To date, UN investigators have yet to be granted access to Moura, where Malian Armed Forces accompanied by foreign military personnel reportedly carried out killings and other grave violations. Since the atrocity, OHCHR has continued to document other serious allegations of violations of international human rights law and international humanitarian law in many parts of the country.

Amid ongoing regional insecurity outside Mali and across the Sahel caused by climate shocks, violence linked to competition for dwindling resources and mass displacement, Ms. Shamdasani warned that there was “a worrying trend in some of the other countries in West Africa as well, and this applies not only to freedom of expression and then the work of journalists, but also civic space and civil society as a whole; there appears to be a growing intolerance for dissent.”

The problem extends well beyond Africa and is particularly relevant ahead of World Press Freedom Day on May 2, the OHCHR official insisted. This year’s theme is Journalism Under Digital Siege.

Danger work

We’re seeing journalists going through tremendous risks to try to get the information out there. We’ve spoken quite often about all the misinformation during the conflict, during the current conflict in Ukraine coming from both sides, really, and the important role of journalists and the tremendous risks that they take to be able to get objective, independent information to us.”

Consign chemical weapons to ‘pages of history’, urges disarmament chief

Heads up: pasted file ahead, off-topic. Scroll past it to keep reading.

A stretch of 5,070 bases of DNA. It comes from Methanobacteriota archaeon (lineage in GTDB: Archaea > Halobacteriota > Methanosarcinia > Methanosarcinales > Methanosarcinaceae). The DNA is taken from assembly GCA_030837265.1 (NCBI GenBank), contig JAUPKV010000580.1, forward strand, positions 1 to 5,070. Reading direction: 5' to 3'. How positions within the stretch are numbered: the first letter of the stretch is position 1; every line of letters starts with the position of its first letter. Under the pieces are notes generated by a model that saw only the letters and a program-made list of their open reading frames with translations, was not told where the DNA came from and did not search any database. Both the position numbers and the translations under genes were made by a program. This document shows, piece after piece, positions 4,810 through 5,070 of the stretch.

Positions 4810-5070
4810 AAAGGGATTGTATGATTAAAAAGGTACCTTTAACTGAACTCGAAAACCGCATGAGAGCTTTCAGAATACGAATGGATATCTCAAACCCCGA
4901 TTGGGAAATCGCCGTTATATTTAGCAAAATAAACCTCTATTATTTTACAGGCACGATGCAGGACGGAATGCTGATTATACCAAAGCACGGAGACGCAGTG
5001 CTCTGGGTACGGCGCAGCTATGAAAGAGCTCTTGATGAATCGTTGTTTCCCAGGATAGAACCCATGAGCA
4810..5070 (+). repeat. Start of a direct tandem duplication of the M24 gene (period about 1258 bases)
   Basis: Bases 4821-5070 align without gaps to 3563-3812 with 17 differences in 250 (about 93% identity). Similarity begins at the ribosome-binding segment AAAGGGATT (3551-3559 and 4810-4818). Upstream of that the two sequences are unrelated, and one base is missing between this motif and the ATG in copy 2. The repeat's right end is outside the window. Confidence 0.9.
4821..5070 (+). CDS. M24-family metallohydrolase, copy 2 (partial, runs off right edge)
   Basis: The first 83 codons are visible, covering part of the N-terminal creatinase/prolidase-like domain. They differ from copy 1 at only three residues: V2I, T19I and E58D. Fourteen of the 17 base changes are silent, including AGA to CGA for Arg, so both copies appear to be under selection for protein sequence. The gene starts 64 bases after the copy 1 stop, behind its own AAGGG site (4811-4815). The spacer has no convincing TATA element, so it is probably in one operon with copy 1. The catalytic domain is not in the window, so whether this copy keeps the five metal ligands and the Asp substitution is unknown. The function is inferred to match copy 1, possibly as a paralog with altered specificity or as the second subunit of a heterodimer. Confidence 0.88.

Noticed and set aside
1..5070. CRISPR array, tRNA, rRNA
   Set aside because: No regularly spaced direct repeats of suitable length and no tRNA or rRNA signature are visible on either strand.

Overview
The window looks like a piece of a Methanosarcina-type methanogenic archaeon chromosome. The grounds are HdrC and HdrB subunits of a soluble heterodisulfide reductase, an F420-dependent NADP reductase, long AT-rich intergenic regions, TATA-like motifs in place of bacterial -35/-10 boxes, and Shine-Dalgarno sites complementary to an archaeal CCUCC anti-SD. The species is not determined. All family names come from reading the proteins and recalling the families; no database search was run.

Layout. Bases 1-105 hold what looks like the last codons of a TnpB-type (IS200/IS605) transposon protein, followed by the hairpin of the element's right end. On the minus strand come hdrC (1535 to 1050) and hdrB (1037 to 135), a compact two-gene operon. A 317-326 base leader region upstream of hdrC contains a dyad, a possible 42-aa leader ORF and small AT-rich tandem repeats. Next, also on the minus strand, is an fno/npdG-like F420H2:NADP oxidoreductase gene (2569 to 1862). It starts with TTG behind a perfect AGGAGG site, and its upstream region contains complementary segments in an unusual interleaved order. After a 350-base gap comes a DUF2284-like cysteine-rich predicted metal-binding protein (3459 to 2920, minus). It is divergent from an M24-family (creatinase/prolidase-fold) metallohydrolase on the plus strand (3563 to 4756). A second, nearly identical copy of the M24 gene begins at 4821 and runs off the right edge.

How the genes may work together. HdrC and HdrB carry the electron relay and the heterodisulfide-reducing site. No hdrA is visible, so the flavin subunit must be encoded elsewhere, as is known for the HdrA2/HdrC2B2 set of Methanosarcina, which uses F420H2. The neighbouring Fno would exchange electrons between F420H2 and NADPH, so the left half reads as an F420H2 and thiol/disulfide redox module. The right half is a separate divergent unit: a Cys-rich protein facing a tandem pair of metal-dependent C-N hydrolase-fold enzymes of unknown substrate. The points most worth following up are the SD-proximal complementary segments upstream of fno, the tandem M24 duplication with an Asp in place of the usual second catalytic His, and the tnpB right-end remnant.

Secretary-General António Guterres issued a statement hailing the “powerful testament” that the convention represents, as a successful example of multilateralism, and the security that it can provide. 

“We cannot allow an erosion of this essential pillar of the disarmament and non-proliferation regime,” he said.  “There can be no justification for their use”.

‘Abhorrent weapons’

The UN chief reminded that the use of chemical weapons is a serious violation of international law.

“It is imperative that those responsible for using these abhorrent weapons are identified and held accountable, for the sake of the victims and to prevent any future chemical warfare”.

In its statement, the Security Council underscored its commitment to never use them “anywhere, at any time”, or under “under any circumstance”.

The Council member also reiterated their call for “the complete destruction of chemical weapons stockpiles and abandoned chemical weapons,” in accordance with what’s formally known as the Convention on the Prohibition of the Development, Production, Stockpiling and Use of Chemical Weapons and on Their Destruction (CWC), which entered into force on 29 April 1997.

Moreover, they condemned the use of these indiscriminate, inhumane weapons in conflicts such as the Syrian civil war, over the past quarter of a century. 

For humanity’s sake 

The Council stressed that no one should, “under any circumstances” develop, produce, acquire, stockpile, or retain chemical weapons.

Nor should anyone transfer, directly or indirectly, chemical weapons; engage in any military preparations to use chemical weapons; or assist, “encourage or induce, in any way, anyone to engage in any activity prohibited to a State party under the Convention.” 

They reaffirmed that “the development, production and use of chemical weapons, as prohibited by the Convention, remained a clear threat to international peace and security”.

Recognizing OPCW

Ambassadors also urged all States that have not yet done so, to become parties to the CWC “without delay”. 

The statement concluded with their recognizing the crucial role of the Organisation for the Prohibition of Chemical Weapons (OPCW) – the body responsible to ensure the “impartial, independent and professional implementation of all provisions of the Convention.”

Faltering compliance